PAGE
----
I will rest in gratefulness that when I go through my own garden of G moments and physical and emotional pain that Jesus experienced far more and he did it for me. And that that was NOT the end of the story, he came back to life after all that. (And it was not a Frosty the snowman moment.)(It was not the work of a magic hat--it was the work of a holy and sovereign God.)

So he died the most excruciating death, which he didn't want to, and then he came back to life.

I don't think I'm a glutton for punishment when I say that I need that. I need to know that someone else blazed the trail for me, and more than that, sacrificially died for me.

John 3:16 was a quote *from* Jesus. So he (the Father) loved us all the time, from the beginnning. Maybe you are asking a different question. Maybe what you're asking is, is God that mean? And maybe I'm answering a diffrent question. Maybe I'm answering the fully human/fully God question. Because his death on the cross, his submission, answers that question. Yes, he was fully God, because he chose to submit to the spectacle on the cross. A human man probably would have run away. Yes, he was fully human, because he experienced excruciating pain. He didn't get to take a God-sized Advil or rapid-release Tylenol.

And as for the OT sacrificial line, it makes a good story. Different people come to faith different ways and that's why the story can mean different things to different people.

So go be theologians, but don't throw out the baby with the bathwater. As emergents, allow the questions, yes, but be careful. You might get a non-theologian come and read your blog on an early Sunday morning and say hey!! like I did.

Peace out,

SL

I don't know who said this: "God must be very great to have created a world which carries so many arguments against his existence."

(It might have been Isak Dinesan.)

and for the record, I have re-read the post and all the comments and MY comments before hitting "Publish your comment"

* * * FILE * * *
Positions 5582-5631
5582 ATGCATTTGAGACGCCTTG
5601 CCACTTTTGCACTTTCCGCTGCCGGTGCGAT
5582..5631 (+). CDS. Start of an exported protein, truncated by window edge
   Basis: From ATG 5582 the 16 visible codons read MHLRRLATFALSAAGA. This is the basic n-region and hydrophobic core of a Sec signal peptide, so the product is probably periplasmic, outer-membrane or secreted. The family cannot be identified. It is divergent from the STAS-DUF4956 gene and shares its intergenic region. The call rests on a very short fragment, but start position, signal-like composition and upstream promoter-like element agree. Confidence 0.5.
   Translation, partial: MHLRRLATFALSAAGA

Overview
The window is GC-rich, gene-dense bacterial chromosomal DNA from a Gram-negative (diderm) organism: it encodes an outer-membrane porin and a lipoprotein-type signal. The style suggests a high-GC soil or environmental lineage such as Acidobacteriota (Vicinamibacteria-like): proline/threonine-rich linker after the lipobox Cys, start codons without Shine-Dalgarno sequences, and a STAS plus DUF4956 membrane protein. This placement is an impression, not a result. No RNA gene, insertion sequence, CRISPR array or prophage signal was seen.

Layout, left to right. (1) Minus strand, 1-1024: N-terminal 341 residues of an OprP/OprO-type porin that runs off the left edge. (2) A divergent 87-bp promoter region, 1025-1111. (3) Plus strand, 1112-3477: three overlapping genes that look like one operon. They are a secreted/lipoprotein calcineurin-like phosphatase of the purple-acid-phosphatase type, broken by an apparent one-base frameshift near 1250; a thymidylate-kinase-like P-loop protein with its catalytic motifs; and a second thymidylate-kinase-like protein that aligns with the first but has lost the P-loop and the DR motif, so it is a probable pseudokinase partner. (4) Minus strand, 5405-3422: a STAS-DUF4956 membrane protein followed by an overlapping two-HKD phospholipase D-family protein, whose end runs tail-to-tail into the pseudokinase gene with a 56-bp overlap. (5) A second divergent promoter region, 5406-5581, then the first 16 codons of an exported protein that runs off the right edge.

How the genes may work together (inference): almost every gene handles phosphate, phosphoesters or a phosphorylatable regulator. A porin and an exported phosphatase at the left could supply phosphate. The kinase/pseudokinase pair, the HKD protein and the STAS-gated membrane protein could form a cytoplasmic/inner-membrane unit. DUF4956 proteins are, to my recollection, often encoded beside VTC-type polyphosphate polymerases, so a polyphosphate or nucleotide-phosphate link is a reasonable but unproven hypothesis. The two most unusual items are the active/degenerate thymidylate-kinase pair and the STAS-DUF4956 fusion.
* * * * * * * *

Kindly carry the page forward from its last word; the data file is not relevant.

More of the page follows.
meghan said...

I struggled with these questions a lot when I was growing up in the church. I grew up Baptist where we were constantly told that the wages of sin was death but because God loved us he sent his Son. This never made any sense to me. My thought was: why didn't God just make the wages of sin a bad shipment of produce?

Later I came to have (I think) a better understanding of it from a theological perspective. Asking why the law had to be the law is like asking why magnets of the same polarity repel. We were created to stand in unity with God -- and God himself is perfection and light. But we are imperfect. And what's imperfect cannot be around what's perfect. It's just like paper can't survive in fire -- it burns. Because of original sin, man was cast our of God's presence. It is the very nature of God that he cannot be in the presence of sin -- and it is our very nature to be in sin.

The law was given partly to draw our sin out (romans) and partly as a type for the dispensations of time that cover the covenant God has made with man (the structure of the temple...)

The God we know is the same God as the God in the old testament -- what's changed is man's relation to him. Through the blood of Christ, we can now come into his presence. It's Christ that makes us perfect -- makes us acceptable before God. But you have to realize what makes us unacceptable before God isn't that he doesn't like us or love us or prefer us, but that his nature itself is that which cannot be in the presence of sin. Therefore, without covering for our sin we can't be in his presence.

God wanted to find a way to be involved with man, even though man was fallen. That is the story of Christ.

Our God IS an all consuming fire. But this isn't something that needs to cause fear in Christians. And as I get older, I find myself fonder and fonder of the "old testament God" (i put this in scare quotes because it's actually the same guy.)